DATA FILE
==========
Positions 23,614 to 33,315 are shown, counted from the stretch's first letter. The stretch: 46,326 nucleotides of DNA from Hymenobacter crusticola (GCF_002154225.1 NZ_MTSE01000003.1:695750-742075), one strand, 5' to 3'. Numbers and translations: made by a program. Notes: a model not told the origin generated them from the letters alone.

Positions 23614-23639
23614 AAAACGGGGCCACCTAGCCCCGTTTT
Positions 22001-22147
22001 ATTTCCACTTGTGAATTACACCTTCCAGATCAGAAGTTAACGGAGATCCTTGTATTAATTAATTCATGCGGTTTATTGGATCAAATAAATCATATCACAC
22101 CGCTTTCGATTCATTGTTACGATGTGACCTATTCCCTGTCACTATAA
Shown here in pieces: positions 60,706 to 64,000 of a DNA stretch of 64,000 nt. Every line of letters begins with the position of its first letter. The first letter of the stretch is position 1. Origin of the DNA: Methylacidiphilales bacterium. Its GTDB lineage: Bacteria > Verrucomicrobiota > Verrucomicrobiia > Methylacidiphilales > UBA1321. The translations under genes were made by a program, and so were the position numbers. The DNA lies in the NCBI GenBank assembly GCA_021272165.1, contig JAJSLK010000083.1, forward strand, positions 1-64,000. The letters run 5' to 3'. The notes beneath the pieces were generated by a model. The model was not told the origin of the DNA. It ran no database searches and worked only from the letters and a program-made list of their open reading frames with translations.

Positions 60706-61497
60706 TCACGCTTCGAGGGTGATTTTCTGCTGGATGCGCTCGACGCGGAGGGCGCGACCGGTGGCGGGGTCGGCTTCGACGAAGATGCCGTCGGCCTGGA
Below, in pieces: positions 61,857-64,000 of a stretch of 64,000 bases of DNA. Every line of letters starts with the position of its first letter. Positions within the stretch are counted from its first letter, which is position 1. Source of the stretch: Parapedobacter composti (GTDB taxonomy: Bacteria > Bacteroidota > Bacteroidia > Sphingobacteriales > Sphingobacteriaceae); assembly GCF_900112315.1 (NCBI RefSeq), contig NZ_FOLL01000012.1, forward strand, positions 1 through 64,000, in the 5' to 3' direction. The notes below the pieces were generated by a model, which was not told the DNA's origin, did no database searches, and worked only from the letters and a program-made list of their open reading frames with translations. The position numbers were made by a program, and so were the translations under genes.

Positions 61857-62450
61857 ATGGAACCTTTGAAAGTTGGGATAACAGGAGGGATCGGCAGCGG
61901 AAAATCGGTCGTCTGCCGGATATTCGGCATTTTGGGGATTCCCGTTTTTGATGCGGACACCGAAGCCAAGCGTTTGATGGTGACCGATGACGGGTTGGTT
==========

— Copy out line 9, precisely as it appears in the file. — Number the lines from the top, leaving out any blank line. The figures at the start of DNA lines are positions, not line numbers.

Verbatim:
60706 TCACGCTTCGAGGGTGATTTTCTGCTGGATGCGCTCGACGCGGAGGGCGCGACCGGTGGCGGGGTCGGCTTCGACGAAGATGCCGTCGGCCTGGA